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July 24, 2012

University Report Unravels Big Data for CIOs

Ian Armas Foster

The University of Oregon’s Robert Brehm (also a software developer for Zoom Software Solutions) published a report called “What CIOs and CTOs Need to Know about Big Data and Data-Intensive Computing.” As stated in the title, the report is aimed at Chief Information and Technology Officers who are looking for answers as to how to move forward in the world of bigger data.

The report is comprehensive, summarizing thirty-two reputable sources along with providing accepted definitions to relevant big data-related terms, from ‘Alert System’ to ‘Visualization.’ The bibliography portion, in which the summaries reside, is split into five sections: things to consider when integrating big data, the relationship between big data and data-intensive computing, big data opportunities, big data limitations, and the cost of big data systems.

Brehm has managed to put together a hefty, readable compendium of the literature on the topic of data-intensive enterprise computing, leaving few stones unturned in terms of definitions and explanations. For instance, in one key section, he explains the importance of the role of the CTO and CIO in integrating big data-capable technologies. “In integrating big data as an emerging technology,” he says, “the CIO and CTO are responsible for the deployment of technology to support big data.” He also notes Hadoop’s potential to emerge on the forefront of data-intensive computing, citing a joint paper written by a trio of researchers at UC-Irvine in Vinayek Borkar, Michael Carey, and Chen Li, but that it needs major tweaking.

One of the strengths of the piece (and why we are recommending) is his ability to put big data context to the business intelligence world—a task that has been messy since some argue that big data and BI are separate entities with BI relying on traditional tools and big data requiring a complete refresh in terms of how enterprise analytics are done.

As Brehm notes, “Traditionally, IT departments have leveraged existing databases,” he says “to create data warehouses from which analytical reports could be derived for business intelligence.” He also recognizes the need to switch the emphasis from simply amassing large amounts of data to actually using it, citing a 2009 Richard Kouzes paper to make this argument, “data-intensive computing is a revolutionary shift away from data warehousing to applications that are concerned with the rapid processing of data streams to achieve timely and useful business analytics.”

Brehm says that the opportunities big data offers haven’t been realized by many enterprise-level users. Citing a McKinsey Global Institute paper, Brehm writes,“While some business sectors such as technology are ahead of the curve in their usage of big data, other sectors such as health care, manufacturing and the public sector are not yet on board. This is problematic, since big data can be incorporated in business operations to reduce costs and streamline operations.”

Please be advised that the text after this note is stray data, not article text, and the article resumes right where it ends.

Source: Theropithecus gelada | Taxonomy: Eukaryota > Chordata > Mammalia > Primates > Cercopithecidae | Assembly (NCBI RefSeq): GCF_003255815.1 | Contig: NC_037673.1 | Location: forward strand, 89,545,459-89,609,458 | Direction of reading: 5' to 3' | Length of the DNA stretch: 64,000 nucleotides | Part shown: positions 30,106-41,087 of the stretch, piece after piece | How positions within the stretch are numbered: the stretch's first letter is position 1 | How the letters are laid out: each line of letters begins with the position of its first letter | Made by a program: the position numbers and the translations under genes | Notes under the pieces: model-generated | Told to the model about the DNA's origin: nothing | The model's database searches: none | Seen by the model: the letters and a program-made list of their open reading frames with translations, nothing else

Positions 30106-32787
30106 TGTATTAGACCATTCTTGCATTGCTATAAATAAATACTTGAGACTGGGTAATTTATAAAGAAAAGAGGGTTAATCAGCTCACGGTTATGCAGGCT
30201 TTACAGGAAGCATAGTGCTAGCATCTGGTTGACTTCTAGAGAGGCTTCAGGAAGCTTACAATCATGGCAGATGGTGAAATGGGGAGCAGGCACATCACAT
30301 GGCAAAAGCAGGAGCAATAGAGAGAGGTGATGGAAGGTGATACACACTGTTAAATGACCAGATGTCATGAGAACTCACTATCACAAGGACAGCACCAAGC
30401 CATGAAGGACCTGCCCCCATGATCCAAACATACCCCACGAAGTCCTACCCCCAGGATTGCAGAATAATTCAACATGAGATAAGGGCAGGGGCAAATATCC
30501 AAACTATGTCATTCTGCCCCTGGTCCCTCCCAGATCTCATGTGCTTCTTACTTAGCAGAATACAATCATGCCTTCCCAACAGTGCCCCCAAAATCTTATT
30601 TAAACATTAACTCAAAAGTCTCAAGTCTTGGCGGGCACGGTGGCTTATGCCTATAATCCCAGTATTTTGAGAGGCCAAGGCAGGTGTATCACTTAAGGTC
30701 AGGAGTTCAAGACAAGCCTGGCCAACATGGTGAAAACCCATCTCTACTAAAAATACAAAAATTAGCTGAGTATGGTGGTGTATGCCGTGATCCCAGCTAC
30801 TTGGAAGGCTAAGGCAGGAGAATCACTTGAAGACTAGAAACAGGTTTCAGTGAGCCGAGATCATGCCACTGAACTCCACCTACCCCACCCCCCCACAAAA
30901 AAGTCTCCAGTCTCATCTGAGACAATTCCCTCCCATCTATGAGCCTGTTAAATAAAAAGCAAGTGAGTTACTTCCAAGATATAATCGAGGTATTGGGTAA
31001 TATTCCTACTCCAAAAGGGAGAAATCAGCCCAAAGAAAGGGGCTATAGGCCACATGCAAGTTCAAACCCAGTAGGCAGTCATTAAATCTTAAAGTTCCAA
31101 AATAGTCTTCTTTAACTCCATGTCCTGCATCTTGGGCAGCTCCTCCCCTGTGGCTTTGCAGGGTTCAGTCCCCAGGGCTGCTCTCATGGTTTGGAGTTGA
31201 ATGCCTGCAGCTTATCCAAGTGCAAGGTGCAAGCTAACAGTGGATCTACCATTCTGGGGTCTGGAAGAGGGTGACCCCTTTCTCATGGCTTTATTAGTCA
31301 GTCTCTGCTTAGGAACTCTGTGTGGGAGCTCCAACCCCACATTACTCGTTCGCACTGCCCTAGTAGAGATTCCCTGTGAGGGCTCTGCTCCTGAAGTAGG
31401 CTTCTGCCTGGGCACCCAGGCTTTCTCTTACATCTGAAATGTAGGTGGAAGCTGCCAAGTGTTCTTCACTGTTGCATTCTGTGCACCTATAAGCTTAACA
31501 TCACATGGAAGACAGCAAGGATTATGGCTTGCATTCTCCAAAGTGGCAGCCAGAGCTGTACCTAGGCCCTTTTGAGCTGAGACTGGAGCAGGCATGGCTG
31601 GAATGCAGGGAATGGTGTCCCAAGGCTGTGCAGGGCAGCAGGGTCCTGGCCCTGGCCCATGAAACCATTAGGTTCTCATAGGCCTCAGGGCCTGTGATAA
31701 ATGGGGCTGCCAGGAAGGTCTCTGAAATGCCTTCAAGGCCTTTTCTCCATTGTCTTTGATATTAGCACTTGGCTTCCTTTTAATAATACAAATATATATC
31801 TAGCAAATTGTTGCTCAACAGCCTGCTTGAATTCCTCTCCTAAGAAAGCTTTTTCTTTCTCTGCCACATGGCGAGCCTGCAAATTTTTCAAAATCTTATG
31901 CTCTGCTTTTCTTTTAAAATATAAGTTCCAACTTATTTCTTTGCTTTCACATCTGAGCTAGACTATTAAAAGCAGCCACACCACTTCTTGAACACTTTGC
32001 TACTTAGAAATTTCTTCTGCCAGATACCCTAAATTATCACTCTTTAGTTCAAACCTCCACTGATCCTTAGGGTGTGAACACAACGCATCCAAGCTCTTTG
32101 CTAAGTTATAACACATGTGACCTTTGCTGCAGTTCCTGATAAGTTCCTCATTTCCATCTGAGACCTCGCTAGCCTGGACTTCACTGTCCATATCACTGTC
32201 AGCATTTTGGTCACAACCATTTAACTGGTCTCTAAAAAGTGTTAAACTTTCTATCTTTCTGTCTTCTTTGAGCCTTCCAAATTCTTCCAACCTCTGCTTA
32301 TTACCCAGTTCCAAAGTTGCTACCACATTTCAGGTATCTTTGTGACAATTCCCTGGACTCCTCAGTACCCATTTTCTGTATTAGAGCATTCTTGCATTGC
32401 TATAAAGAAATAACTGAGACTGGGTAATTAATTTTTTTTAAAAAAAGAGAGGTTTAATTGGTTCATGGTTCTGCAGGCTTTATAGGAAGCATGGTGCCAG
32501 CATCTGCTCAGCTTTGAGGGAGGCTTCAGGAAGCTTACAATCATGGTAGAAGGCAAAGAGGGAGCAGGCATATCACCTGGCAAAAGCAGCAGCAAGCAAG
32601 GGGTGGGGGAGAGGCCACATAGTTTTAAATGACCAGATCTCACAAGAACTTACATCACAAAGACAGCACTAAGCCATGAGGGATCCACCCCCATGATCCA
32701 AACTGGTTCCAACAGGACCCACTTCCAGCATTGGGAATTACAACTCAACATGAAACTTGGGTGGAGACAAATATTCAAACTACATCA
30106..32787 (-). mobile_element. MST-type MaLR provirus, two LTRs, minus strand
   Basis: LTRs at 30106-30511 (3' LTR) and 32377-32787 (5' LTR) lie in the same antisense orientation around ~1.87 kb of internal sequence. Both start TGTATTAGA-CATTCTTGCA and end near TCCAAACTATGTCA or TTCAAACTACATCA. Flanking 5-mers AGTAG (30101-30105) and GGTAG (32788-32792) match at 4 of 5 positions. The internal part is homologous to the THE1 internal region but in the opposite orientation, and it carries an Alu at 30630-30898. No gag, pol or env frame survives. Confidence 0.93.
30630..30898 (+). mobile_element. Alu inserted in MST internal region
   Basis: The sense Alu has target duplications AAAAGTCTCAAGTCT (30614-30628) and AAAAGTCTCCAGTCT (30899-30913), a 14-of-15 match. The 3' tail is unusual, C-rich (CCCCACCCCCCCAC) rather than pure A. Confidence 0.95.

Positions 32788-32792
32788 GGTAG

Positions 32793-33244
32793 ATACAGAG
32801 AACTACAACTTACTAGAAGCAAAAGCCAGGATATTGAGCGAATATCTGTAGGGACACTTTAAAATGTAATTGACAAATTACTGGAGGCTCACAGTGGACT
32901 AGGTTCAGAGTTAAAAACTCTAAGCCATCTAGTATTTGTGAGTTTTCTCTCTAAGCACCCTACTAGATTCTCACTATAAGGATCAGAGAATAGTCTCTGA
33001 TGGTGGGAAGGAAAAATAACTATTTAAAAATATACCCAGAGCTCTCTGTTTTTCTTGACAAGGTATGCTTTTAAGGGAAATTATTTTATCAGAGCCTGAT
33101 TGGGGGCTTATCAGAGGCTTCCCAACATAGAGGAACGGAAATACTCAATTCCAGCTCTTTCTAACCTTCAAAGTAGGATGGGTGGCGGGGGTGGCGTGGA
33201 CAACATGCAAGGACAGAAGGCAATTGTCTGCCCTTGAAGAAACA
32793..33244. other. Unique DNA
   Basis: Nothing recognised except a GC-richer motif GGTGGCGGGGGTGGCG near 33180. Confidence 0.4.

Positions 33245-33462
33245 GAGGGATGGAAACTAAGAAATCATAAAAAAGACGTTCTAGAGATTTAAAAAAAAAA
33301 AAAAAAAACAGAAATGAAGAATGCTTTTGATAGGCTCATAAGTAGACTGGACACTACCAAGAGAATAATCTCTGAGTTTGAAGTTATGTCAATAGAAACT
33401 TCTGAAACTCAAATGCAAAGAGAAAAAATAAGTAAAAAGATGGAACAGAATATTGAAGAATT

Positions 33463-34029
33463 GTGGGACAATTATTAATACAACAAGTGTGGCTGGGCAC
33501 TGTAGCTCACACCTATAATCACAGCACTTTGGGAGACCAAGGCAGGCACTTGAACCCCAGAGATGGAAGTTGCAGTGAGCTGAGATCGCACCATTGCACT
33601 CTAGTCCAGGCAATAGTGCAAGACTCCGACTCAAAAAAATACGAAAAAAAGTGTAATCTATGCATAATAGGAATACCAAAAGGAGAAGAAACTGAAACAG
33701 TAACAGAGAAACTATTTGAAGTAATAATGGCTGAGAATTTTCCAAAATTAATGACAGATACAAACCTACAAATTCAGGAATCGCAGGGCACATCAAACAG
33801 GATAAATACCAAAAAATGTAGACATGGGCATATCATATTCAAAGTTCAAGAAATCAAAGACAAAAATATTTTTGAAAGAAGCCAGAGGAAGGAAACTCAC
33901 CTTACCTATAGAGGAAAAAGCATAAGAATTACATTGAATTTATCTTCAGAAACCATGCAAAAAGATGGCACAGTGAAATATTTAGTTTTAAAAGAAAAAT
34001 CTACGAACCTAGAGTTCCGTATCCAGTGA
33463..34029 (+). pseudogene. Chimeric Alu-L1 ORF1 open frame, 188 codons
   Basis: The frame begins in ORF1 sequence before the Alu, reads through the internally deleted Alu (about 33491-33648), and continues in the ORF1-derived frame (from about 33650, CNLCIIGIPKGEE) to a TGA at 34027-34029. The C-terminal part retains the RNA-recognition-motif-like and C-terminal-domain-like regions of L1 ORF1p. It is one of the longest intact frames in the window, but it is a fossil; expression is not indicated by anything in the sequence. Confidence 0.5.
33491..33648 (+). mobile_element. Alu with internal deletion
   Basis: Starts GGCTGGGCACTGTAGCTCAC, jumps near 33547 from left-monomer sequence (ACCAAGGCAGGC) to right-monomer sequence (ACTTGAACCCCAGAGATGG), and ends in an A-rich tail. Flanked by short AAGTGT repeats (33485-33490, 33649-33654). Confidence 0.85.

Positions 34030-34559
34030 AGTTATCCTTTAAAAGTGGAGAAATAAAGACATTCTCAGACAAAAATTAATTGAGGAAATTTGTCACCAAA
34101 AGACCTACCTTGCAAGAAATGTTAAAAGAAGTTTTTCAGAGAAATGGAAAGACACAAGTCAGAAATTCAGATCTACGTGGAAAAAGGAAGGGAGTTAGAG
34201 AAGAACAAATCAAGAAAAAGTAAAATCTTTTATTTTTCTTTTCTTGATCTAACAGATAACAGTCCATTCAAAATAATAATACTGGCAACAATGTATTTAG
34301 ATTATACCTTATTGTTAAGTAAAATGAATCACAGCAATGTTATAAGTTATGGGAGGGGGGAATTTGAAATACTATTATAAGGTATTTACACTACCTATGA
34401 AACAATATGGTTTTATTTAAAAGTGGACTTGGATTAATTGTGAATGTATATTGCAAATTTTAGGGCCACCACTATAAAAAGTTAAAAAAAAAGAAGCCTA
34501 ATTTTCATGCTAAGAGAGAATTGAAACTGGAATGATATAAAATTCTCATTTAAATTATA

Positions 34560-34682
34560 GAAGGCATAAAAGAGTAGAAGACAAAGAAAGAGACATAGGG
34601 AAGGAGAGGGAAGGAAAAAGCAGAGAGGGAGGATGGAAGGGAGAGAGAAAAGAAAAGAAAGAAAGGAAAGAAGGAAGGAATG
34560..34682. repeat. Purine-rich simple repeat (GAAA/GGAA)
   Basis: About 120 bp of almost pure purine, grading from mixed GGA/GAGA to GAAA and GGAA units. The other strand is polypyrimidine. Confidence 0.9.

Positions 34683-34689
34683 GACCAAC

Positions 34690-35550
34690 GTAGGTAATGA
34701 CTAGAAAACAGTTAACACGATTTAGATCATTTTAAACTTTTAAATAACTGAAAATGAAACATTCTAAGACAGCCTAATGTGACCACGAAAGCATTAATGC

While opportunities abound, it is certainly true today that big data’s limitations outstrip their opportunities. Indeed, according to Brehm, three out of every five projects underperform their expectations. One of the biggest challenges is incorporating big data functionality into existing business intelligence operations, as scrapping that infrastructure altogether would be economically unsound. Further, Brehm echoes the common theme that there simply do not exist the people to run these technologies. Citing a Corporate Executive Board article, Brehm writes, “big data integration can be hampered from being fully integrated in the business if too few decision makers within the business are trained in the use of big data tools such as analytics.”

Arguably, the cost analysis section is one of the most important due to the bottom-line impact all of this talk about big data creates for users. Brehm admits that it is difficult to estimate the cost of a technology that is relatively new and, as a result, constantly shifting. As he writes, “the CIO and the CTO have to rely on rule of thumb, assumptions, and experience in order to provide justification for expenditures in big data.  Unfortunately, big data is too new and therefore accurate business financial data is not available.” Brehm references a Business Literacy Institute paper co-written by Karen Berman and Joe Knight.

Brehm also refers frequently to what he calls the ‘Fourth Paradigm,’ a scientific principle in which “scientists are unifying theory, experiment, and simulation to explore data for relationships.” Brehm is interested in exploring the shift from the third paradigm, in which scientists use computers for modeling purposes, to the fourth (the four paradigms concept was introduced by Jim Gray in a 2007 paper included in this report) and how companies and institutions are coping.

Overall, the report is a relatively short guide for executives who may be awash in options as to how to deal with big data in a manner that’s easier to digest than it would be if one scoured the academic presses for insight. What’s interesting here is that while this is, for all intents and purposes, an academic piece, it addresses the challenges of enterprise big data in a realistic way that lets readers take the info to heart—and put it in practical context.

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